My research challenges existing theory in several respects. Australia has not previously had a comprehensive model for judicial performance evaluation. The traditional models have not previously been classified as aspects of judicial performance evaluation. A central aspect of judicial performance evaluation namely judicial attributes, has never been previously explored in Australia.
Structure of thesis
Chapter one develops a model for placing judicial performance evaluation within the context of the Australian legal system. The three different types of judicial performance evaluation are identified and discussed with reference to the model.
Chapter two examines the criteria and measures used to analyse judicial attributes in the United Kingdom, United States, and Canada. Eight broad criteria are identified, which are used in chapter 7 to develop an Australian model.
Chapter three describes the methodology of three studies employed that contribute to this thesis: a national barristers' survey, a national judicial officers' survey, and judicial key informant interviews. The chapter describes all data sources and methods of analysis, and some methodological issues associated with interpreting the data. The chapter describes how the results of the three data sources will be compared and contrasted throughout this thesis in the context of the literature to which they relate. This multi-method approach involves a combination of qualitative and quantitative methods, useful in analyzing the issues from different perspectives.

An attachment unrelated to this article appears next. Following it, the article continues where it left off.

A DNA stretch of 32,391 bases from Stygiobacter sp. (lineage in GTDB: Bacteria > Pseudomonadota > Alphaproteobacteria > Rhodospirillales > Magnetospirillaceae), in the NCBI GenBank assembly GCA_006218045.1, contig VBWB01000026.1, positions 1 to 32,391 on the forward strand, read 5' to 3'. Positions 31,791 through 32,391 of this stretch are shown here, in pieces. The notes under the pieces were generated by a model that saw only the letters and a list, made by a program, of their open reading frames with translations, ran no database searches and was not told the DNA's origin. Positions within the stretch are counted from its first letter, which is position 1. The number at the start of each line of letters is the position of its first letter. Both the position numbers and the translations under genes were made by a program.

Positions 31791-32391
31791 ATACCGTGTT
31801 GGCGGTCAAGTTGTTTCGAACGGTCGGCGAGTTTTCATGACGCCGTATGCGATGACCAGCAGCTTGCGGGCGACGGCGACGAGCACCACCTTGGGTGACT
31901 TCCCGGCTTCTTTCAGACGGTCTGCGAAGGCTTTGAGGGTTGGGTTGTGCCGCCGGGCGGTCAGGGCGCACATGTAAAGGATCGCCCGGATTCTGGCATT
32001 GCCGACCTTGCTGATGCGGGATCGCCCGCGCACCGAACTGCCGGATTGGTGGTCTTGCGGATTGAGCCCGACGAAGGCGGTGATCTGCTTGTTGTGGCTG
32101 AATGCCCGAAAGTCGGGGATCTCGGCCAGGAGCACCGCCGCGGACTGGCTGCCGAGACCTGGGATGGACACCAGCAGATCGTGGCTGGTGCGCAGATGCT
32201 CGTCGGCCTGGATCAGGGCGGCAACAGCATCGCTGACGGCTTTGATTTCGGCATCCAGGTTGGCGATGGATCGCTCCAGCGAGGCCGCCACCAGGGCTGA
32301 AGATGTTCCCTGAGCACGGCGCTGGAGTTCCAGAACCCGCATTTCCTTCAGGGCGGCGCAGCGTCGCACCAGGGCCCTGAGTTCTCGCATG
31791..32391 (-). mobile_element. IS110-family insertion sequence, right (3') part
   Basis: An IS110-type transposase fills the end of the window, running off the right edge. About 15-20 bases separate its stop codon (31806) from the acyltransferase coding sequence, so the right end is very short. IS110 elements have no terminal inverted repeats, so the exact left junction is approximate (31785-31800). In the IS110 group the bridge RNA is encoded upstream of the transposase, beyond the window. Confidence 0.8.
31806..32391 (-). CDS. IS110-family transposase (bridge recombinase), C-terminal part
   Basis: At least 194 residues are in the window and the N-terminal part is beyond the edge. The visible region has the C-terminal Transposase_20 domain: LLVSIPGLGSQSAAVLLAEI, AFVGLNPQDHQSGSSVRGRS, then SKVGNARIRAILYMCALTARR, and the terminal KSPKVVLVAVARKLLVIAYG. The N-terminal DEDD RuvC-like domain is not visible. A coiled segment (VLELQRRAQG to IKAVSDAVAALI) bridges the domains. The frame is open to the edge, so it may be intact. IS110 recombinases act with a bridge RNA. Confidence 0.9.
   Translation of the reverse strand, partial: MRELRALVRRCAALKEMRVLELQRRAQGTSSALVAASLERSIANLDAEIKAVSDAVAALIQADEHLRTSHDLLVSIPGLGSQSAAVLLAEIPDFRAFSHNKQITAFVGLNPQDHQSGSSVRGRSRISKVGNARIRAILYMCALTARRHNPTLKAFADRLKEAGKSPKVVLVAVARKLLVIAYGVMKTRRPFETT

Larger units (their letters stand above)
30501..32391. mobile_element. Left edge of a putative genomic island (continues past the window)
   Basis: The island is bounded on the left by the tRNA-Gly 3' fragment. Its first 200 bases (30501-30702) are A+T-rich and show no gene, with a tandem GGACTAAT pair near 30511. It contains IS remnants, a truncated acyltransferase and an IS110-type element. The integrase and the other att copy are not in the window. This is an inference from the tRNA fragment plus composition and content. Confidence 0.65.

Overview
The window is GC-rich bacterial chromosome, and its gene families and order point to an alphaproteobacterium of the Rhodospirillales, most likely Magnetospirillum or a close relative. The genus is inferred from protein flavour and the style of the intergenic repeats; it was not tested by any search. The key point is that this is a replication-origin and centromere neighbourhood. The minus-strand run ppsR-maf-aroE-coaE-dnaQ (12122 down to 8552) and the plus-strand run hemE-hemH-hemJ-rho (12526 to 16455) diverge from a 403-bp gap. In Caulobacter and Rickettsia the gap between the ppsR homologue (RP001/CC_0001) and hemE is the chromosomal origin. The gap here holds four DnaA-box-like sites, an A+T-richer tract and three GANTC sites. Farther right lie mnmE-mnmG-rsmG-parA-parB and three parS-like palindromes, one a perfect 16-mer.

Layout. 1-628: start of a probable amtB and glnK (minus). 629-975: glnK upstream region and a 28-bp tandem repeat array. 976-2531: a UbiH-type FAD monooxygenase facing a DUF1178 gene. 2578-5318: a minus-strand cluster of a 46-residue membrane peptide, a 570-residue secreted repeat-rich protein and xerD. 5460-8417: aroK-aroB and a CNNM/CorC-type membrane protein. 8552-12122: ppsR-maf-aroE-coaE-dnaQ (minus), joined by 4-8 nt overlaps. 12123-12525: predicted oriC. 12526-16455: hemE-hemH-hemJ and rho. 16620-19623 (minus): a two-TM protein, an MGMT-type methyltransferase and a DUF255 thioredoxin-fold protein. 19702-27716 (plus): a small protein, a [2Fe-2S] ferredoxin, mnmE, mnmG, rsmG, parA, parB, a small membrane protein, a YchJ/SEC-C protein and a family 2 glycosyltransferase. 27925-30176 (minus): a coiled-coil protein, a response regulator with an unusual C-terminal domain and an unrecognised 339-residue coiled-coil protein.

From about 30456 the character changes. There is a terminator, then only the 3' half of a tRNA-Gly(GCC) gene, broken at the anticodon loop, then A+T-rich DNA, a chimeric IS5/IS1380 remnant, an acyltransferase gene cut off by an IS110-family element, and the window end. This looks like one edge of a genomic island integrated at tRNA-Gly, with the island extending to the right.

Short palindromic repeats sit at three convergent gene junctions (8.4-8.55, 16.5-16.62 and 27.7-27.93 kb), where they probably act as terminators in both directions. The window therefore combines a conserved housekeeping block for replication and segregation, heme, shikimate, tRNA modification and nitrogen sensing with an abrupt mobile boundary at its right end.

Chapter four critiques the traditional approaches to judicial performance evaluation. The approaches include public scrutiny, media surveillance and reporting, appellate review, executive and parliamentary accountability, the role of the legal profession, legal publishers, academic commentary, peer pressure by Chiefs Justice and other administrative judges, and judicial self-analysis.
Chapter five considers the arguments against the analysis of judicial attributes. Such arguments include whether the potential for misuse and misunderstanding of results, concerns over the reliability of results, and the risk to separation of powers and judicial independence are such that performance evaluation of judicial attributes is unnecessary or counter-productive.
Chapter six examines the arguments in favour of judicial performance evaluation. Such arguments include how judicial performance evaluation can provide useful feedback for judicial self-improvement, lead to improved assignment practices, and refinement of judicial education programmes.
Chapter seven develops an Australian model for judicial performance evaluation based on the eight criteria identified in chapter two. The question and extent, if any, to which Australia may borrow from the United States'experience with judicial performance evaluation is discussed. The issue of weightings attached to each criterion is also considered.
Chapter eight completes this thesis by summarizing all objectives, themes, findings, and conclusions before making recommendations and suggestions for future research.
Three broad recommendations emerge from the results:
• The Australian Institute of Judicial Administration, Council of Chiefs Justice, and Judicial Conference of Australia should encourage research into judicial performance evaluation and its linkages to judicial self-improvement and judicial education.
• The judicial performance evaluation criteria and measures I have described, should be tested by a pilot programme implemented in an Australian superior court. The process has commenced in the Supreme Court of South Australia with the assistance of the Australian Institute of Judicial Administration.
• Consideration should be given to creating a centre within an Australian University to offer judicial performance evaluation services to those courts wishing to investigate implementing a judicial performance evaluation programme directed at judicial self-improvement.